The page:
A piezoelectric thin-film resonator 30 according to the second preferred embodiment of the present invention will be described with reference to FIGS. 3A and 3B. FIG. 3A is a plan view schematically showing a structure of the piezoelectric thin-film resonator 30. FIG. 3B is a cross-sectional view taken along the line B-B of FIG. 3A.

In the piezoelectric thin-film resonator 30, unlike the first preferred embodiment, a lower electrode 34 and an upper electrode 38 intersect each other like a cross. In the piezoelectric thin-film resonator 30, the lower electrode 34, a piezoelectric thin film 36, the upper electrode 38, and reinforcing films 35 and 39 are formed on a substrate 31 in substantially the same manner as in the first preferred embodiment. An air-gap layer 33 (refer to FIG. 3B) is formed between the substrate 31 and the lower electrode 34. A portion in which the electrodes 34 and 38 overlap each other in the stacking direction and which includes the lower electrode 34, the piezoelectric thin film 36, and the upper electrode 38, i.e., a vibrating portion 37, has a structure that is suspended above the substrate 31. The piezoelectric thin film 36 is disposed only in the portion suspended above the substrate 31 (above the air-gap layer 33). The air-gap layer 33 is formed by removing, in the final stage, a sacrificial layer 32 (refer to FIG. 3A) disposed between the substrate 31 and the lower electrode 34.

Third Preferred Embodiment

A piezoelectric thin-film resonator 40 according to the third preferred embodiment of the present invention will be described with reference to FIG. 4. FIG. 4 is a cross-sectional view schematically showing a structure of the piezoelectric thin-film resonator 40.

In the piezoelectric thin-film resonator 40, unlike the first preferred embodiment, a recess 43 is formed in a substrate 41. In the piezoelectric thin-film resonator 40, a lower electrode 44, a piezoelectric thin film 46, an upper electrode 48, and reinforcing films 45 and 49 are formed on a substrate 41 in substantially the same manner as in the first preferred embodiment. A portion in which the electrodes 44 and 48 overlap each other in the stacking direction and which includes the lower electrode 44, the piezoelectric thin film 46, and the upper electrode 48, i.e., a vibrating portion 47, is disposed above the recess 43 of the substrate 41, and the vibrating portion 47 is suspended in a space. The piezoelectric thin film 46 is disposed only in the portion suspended above the substrate 41 (above the recess 43). The piezoelectric thin film 46 has a planar shape and the bending of the piezoelectric thin film 46, i.e., the slope angle, is zero degrees.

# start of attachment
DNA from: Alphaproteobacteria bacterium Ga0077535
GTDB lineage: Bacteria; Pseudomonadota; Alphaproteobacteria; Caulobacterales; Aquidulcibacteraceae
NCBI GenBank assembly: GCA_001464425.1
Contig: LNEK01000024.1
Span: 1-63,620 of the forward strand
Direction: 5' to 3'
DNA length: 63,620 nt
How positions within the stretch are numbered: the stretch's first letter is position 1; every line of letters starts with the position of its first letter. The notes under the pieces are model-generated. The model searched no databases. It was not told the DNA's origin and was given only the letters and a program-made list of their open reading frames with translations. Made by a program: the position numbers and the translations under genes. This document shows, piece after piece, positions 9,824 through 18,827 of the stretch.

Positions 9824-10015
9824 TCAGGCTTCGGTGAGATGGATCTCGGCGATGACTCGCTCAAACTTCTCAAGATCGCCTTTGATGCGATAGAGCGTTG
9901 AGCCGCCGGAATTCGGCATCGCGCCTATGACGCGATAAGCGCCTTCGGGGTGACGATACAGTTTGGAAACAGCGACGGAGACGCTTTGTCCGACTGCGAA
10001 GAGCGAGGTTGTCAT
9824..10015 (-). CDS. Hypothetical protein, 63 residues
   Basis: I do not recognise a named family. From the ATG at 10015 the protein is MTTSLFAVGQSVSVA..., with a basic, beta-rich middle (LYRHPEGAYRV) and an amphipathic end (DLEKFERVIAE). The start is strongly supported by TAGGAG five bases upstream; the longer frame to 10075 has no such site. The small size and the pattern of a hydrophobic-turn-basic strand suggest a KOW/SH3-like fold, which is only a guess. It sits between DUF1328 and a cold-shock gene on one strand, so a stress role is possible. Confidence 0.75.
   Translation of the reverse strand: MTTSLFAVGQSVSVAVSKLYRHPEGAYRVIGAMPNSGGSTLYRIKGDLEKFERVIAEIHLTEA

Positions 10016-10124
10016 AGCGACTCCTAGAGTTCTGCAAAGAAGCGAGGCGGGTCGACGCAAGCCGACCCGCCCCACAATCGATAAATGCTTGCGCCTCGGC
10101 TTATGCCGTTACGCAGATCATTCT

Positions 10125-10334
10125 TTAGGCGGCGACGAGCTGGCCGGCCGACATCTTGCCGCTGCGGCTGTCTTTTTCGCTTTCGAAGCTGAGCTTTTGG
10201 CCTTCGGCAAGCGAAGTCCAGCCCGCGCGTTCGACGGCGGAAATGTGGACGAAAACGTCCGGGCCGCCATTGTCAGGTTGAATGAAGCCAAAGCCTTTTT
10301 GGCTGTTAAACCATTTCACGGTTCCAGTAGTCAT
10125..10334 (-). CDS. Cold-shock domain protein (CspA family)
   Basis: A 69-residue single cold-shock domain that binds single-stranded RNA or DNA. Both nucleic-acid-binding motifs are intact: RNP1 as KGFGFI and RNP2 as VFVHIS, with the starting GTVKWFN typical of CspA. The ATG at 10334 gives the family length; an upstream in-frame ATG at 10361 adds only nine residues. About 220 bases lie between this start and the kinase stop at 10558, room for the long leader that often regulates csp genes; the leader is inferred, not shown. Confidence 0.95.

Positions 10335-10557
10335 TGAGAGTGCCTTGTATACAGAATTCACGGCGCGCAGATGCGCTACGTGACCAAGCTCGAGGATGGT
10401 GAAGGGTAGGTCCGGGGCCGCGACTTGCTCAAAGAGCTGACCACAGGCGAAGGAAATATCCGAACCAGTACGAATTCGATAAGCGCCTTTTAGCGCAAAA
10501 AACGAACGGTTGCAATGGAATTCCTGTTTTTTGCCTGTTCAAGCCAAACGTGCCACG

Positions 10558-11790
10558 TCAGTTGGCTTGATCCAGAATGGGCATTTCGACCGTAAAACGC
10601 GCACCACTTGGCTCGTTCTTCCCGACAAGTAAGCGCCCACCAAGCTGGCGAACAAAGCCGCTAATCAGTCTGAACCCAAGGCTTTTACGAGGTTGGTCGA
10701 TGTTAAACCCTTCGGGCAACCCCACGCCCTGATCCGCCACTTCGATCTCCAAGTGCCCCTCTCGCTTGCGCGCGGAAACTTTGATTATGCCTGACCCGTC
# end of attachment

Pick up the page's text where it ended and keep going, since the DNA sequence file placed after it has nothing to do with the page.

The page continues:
The piezoelectric thin-film resonator 40 can be fabricated by substantially the same procedure as in the first preferred embodiment. That is, after the recess 43 is formed in the substrate 41, the recess 43 is filled with a sacrificial layer to obtain a flat state. In such a state, the lower electrode 44, the piezoelectric thin film 46, the upper electrode 48, the reinforcing films 45 and 49 are formed as in the first preferred embodiment. Finally, the sacrificial layer is removed from the recess 43.

Variations of the first through third preferred embodiments 3 will now be described below.

First Variation Preferred Embodiment

In the second preferred embodiment, with respect to each two of the reinforcing films 35 and 39 to be formed on the electrodes 34 and 38, respectively, one of them may be composed of only a metal material, and the other may be formed so as to have a multilayered structure having two or more layers including an insulating layer. In such a case, the multilayered structure is designed so as to include, in addition to a conductive layer that electrically connects a portion of the electrode adjacent to the piezoelectric thin film to a portion adjacent to the substrate, an insulating layer made of an insulating material containing silicon oxide, silicon nitride, alumina, aluminum nitride, titanium oxide, tantalum oxide, or the like as a principal component.